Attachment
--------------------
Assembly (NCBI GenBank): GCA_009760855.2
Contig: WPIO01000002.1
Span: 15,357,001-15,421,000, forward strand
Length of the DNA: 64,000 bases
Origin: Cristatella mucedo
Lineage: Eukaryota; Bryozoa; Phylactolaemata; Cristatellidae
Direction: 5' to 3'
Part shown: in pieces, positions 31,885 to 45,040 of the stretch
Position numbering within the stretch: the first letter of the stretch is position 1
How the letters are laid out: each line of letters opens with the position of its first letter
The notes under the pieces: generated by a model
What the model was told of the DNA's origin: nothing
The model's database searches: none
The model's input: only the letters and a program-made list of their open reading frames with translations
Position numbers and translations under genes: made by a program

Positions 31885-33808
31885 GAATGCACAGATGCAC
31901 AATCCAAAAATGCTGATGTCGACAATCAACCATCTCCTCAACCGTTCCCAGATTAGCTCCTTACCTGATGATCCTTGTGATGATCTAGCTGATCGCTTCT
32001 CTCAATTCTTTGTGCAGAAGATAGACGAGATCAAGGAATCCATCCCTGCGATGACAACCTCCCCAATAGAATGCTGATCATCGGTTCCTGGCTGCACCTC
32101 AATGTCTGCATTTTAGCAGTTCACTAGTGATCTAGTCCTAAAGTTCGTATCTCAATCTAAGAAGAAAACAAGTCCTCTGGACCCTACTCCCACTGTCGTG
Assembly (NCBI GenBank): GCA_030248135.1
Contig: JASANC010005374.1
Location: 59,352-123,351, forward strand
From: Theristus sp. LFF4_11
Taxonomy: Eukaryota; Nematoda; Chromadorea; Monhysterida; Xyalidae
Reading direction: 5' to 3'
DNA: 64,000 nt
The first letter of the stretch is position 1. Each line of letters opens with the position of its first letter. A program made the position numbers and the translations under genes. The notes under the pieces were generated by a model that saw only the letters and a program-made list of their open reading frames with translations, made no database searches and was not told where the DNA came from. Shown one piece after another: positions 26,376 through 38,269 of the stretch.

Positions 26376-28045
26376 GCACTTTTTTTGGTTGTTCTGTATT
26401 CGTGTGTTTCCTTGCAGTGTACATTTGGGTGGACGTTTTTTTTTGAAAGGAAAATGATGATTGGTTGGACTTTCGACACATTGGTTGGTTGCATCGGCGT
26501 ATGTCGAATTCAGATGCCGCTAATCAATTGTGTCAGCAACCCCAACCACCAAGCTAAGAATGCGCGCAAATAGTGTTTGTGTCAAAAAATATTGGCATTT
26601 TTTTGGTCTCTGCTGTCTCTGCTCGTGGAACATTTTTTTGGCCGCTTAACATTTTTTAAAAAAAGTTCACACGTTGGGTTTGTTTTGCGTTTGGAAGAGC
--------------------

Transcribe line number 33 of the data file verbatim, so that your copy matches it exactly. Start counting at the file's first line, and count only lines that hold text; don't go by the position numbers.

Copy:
26601 TTTTGGTCTCTGCTGTCTCTGCTCGTGGAACATTTTTTTGGCCGCTTAACATTTTTTAAAAAAAGTTCACACGTTGGGTTTGTTTTGCGTTTGGAAGAGC